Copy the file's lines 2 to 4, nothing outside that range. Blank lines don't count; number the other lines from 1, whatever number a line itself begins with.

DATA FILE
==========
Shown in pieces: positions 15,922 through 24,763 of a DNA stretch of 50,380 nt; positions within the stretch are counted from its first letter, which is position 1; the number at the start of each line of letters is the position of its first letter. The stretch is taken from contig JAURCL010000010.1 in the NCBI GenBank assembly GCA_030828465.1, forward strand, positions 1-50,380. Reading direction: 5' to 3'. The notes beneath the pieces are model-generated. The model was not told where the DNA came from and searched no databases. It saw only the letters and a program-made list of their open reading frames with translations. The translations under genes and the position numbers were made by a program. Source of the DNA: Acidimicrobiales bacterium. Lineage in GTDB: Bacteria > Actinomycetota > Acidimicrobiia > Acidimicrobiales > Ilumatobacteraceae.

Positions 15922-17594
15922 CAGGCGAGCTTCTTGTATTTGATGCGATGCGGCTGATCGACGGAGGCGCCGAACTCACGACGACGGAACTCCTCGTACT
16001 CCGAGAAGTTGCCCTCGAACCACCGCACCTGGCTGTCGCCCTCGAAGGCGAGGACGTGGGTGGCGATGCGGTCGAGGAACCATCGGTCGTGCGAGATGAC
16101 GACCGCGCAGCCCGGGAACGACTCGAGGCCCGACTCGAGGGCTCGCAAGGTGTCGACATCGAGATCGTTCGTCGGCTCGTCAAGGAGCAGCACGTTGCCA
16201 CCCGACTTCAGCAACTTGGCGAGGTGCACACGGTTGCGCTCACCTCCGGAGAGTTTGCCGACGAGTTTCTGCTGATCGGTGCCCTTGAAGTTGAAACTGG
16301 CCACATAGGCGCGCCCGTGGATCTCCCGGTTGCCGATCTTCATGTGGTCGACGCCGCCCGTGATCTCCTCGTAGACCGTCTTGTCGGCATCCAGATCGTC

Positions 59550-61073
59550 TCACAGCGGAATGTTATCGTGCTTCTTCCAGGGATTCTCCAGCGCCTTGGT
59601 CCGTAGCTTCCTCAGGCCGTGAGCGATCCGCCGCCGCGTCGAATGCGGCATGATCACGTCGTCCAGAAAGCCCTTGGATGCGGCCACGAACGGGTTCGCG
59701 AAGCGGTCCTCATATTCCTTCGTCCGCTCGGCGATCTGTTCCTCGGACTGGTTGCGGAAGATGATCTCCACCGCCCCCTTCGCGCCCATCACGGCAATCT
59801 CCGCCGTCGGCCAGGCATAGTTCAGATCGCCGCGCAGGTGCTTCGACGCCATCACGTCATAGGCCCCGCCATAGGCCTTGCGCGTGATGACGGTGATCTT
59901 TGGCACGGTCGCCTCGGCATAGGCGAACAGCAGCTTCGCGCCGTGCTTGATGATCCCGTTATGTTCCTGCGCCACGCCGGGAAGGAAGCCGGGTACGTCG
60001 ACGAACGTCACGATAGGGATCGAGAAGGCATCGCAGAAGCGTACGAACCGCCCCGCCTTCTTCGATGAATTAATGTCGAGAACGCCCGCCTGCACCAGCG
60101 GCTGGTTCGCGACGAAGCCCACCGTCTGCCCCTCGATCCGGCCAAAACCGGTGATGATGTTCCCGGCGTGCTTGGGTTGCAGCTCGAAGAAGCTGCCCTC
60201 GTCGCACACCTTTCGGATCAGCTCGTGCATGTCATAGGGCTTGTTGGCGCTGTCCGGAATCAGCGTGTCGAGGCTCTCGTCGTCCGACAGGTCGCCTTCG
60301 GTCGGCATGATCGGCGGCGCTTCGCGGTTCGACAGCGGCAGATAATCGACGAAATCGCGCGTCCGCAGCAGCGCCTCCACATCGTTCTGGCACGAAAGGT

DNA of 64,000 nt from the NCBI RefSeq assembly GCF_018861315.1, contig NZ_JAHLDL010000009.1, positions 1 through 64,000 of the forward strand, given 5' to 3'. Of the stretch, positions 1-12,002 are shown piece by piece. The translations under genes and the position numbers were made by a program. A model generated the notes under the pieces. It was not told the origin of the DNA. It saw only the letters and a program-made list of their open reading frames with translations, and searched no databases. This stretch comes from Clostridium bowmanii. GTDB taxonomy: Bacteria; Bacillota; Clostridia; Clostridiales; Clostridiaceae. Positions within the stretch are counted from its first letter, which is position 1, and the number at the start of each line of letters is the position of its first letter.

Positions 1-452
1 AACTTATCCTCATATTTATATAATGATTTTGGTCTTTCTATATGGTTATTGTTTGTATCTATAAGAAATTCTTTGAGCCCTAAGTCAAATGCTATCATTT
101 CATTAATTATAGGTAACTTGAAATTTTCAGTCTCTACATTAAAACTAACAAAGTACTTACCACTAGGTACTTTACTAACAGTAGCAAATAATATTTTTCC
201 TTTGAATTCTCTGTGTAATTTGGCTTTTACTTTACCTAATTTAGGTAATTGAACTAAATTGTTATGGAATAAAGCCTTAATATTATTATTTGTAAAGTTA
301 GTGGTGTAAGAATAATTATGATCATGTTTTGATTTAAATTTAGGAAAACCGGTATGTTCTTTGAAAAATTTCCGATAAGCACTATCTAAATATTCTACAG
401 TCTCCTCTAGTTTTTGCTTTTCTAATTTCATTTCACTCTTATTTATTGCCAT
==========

Positions 15922-17594
15922 CAGGCGAGCTTCTTGTATTTGATGCGATGCGGCTGATCGACGGAGGCGCCGAACTCACGACGACGGAACTCCTCGTACT
16001 CCGAGAAGTTGCCCTCGAACCACCGCACCTGGCTGTCGCCCTCGAAGGCGAGGACGTGGGTGGCGATGCGGTCGAGGAACCATCGGTCGTGCGAGATGAC